According to the Globe and Mail, there is a problem with the public debate around harm reduction. In particular, the fact of the matter is the peer-reviewed literature in support of harm reduction philosophy and methodology and not in support of the current punitive-retributive philosophy and methodology.
The Ontario Health Minister, Christine Elliott, spoke on the evidence for the decision made by the Progressive Conservative government decision to move forward with even further research on the opioid epidemic or crisis, where there was the suspension of the opening of sites based on harm reduction to help substance users within communities in the province.
The basic assertion was that some in the population disagree on the efficacy of the harm reduction implementations. No evidence was given except some minority opinion of the public rather than reference to the general public of Ontario and the wider world of academic research already present indicating the efficacy of harm reduction methodologies over and above the punitive measures,where, in fact, the punishment oriented methodologies do more harm than good to the substance users.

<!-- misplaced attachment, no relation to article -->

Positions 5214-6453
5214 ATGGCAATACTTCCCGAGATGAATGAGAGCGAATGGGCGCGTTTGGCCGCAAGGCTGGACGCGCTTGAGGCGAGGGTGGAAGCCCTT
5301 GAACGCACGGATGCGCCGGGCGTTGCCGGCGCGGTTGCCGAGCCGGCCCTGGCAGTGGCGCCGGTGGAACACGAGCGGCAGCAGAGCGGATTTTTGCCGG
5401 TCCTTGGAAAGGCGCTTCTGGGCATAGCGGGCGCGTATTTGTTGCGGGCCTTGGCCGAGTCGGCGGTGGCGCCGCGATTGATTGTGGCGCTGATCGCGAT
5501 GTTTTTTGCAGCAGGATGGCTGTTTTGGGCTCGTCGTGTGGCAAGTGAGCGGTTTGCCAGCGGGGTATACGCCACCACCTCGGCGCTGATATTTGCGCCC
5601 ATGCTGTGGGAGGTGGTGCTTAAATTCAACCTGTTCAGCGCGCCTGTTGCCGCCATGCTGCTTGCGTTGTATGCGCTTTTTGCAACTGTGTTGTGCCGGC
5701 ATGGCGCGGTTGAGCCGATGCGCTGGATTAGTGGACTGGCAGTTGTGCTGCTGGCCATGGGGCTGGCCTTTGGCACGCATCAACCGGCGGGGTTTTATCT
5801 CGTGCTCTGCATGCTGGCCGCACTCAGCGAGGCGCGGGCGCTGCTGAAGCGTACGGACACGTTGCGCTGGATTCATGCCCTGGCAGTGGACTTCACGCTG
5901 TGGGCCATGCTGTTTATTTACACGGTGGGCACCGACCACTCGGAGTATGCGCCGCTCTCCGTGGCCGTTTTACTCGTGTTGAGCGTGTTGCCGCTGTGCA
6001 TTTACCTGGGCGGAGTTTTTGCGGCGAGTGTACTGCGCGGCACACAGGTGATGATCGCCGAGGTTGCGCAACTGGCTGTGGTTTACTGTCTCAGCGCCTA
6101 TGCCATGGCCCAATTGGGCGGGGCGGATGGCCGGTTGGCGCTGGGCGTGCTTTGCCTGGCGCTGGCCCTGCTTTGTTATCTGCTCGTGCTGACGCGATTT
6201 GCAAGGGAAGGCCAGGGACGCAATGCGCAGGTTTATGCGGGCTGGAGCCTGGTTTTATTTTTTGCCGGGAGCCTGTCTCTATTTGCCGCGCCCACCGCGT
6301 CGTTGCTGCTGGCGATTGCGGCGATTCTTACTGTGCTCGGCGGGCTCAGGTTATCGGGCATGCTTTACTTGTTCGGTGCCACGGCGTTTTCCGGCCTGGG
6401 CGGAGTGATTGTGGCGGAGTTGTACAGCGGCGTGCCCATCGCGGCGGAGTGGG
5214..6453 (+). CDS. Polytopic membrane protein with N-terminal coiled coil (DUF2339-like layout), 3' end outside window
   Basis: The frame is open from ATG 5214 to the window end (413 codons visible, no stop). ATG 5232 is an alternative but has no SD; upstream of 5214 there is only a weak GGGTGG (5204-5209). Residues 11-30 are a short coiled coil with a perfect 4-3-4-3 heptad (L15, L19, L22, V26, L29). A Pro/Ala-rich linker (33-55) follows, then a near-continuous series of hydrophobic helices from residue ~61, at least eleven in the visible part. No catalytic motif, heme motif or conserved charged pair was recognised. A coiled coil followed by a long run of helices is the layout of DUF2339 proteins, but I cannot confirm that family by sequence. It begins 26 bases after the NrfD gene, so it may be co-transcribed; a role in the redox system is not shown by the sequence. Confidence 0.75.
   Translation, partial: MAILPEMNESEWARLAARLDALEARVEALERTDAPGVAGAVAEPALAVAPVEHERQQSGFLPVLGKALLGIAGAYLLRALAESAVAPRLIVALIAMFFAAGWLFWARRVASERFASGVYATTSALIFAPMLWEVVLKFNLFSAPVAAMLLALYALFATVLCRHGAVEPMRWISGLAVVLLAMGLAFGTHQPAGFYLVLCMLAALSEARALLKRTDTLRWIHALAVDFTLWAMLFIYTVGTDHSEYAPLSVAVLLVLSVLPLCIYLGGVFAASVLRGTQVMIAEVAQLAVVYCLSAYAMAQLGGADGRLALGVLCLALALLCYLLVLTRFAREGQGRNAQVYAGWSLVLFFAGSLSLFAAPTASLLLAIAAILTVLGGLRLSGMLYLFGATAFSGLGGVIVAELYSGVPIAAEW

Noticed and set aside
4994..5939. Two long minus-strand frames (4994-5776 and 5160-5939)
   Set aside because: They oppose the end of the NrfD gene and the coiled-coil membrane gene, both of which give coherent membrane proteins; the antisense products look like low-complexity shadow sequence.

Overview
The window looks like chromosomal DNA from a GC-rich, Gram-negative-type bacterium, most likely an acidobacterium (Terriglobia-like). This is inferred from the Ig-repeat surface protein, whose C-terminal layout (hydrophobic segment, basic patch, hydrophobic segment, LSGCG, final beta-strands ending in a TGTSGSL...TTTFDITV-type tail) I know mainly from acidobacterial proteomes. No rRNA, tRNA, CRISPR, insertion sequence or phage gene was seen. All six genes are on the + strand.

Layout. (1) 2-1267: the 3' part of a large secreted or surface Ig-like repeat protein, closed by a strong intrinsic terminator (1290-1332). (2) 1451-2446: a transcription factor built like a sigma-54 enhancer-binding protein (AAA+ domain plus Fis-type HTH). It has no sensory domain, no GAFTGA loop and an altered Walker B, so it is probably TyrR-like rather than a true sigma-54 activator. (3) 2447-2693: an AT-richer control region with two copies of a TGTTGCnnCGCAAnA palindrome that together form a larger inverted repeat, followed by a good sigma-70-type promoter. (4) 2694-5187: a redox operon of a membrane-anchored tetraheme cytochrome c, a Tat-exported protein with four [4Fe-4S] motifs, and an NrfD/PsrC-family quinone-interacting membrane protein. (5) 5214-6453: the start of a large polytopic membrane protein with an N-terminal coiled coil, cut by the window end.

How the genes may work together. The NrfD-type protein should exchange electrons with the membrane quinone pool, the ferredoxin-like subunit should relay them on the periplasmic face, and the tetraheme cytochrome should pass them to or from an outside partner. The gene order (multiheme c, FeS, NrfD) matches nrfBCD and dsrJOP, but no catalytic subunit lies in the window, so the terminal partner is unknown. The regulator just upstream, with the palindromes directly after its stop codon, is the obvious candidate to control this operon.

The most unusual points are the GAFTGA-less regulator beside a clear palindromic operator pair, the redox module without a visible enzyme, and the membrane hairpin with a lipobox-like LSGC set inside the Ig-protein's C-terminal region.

As reported, “Ms. Elliott’s struggle to rationalize her government’s skepticism was reflective of the reality that, 15 years after Canada first began to experiment with providing addicts safe, medically supervised sites where they can inject drugs, there is no good evidence against doing so. Instead, there is voluminous evidence that such places keep people alive, with staff reversing multiple overdoses daily – along with other benefits that include reducing the spread of disease through needle-sharing and, yes, directing some addicts toward rehab.”
(Last Update: September 28, 2016)
Scott Douglas Jacobsen researches and presents independent panels, papers, and posters, and with varied research labs and groups, and part-time in landscaping (lifting, mowing, and raking) and gardening (digging, planting, and weeding). He is the Founder of In-Sight: Independent Interview-Based Journal and In-Sight Publishing. UCI Ethics Center awarded him with the distinction of Francisco Ayala Scholar (2014) for mentoring, presenting, researching, and writing. If you want to contact Scott, you may inquire or comment through e-mail: Scott.D.Jacobsen@Gmail.com.
He published in American Enterprise Institute, Annaborgia, Conatus News, Earth Skin & Eden, Fresh Start Recovery Centre, Gordon Neighbourhood House, Huffington Post, In-Sight: Independent Interview-Based Journal, Jolly Dragons, Kwantlen Polytechnic University Psychology Department, La Petite Mort, Learning Analytics Research Group, Lifespan Cognition Psychology Lab, Lost in Samara, Marijuana Party of Canada, MomMandy, Noesis: The Journal of the Mega Society, Piece of Mind, Production Mode, Synapse, TeenFinancial, The Peak, The Ubyssey, The Voice Magazine, Transformative Dialogues, Treasure Box Kids, Trusted Clothes.